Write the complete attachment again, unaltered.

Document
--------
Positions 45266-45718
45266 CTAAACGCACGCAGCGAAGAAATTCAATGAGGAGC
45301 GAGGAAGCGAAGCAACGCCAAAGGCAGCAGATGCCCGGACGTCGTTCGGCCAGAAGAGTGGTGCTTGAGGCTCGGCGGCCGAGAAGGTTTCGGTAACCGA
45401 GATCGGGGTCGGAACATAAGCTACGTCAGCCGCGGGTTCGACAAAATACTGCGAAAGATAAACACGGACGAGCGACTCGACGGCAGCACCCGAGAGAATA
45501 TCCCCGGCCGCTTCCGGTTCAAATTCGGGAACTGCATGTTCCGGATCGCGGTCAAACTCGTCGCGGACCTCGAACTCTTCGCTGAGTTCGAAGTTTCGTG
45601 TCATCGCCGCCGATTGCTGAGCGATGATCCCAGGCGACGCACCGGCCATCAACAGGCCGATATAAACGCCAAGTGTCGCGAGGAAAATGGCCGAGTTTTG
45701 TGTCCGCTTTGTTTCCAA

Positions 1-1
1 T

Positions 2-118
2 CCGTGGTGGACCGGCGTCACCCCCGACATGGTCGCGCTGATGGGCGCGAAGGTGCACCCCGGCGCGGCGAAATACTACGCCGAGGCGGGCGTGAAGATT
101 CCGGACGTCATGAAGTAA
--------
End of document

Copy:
Positions 45266-45718
45266 CTAAACGCACGCAGCGAAGAAATTCAATGAGGAGC
45301 GAGGAAGCGAAGCAACGCCAAAGGCAGCAGATGCCCGGACGTCGTTCGGCCAGAAGAGTGGTGCTTGAGGCTCGGCGGCCGAGAAGGTTTCGGTAACCGA
45401 GATCGGGGTCGGAACATAAGCTACGTCAGCCGCGGGTTCGACAAAATACTGCGAAAGATAAACACGGACGAGCGACTCGACGGCAGCACCCGAGAGAATA
45501 TCCCCGGCCGCTTCCGGTTCAAATTCGGGAACTGCATGTTCCGGATCGCGGTCAAACTCGTCGCGGACCTCGAACTCTTCGCTGAGTTCGAAGTTTCGTG
45601 TCATCGCCGCCGATTGCTGAGCGATGATCCCAGGCGACGCACCGGCCATCAACAGGCCGATATAAACGCCAAGTGTCGCGAGGAAAATGGCCGAGTTTTG
45701 TGTCCGCTTTGTTTCCAA

Positions 1-1
1 T

Positions 2-118
2 CCGTGGTGGACCGGCGTCACCCCCGACATGGTCGCGCTGATGGGCGCGAAGGTGCACCCCGGCGCGGCGAAATACTACGCCGAGGCGGGCGTGAAGATT
101 CCGGACGTCATGAAGTAA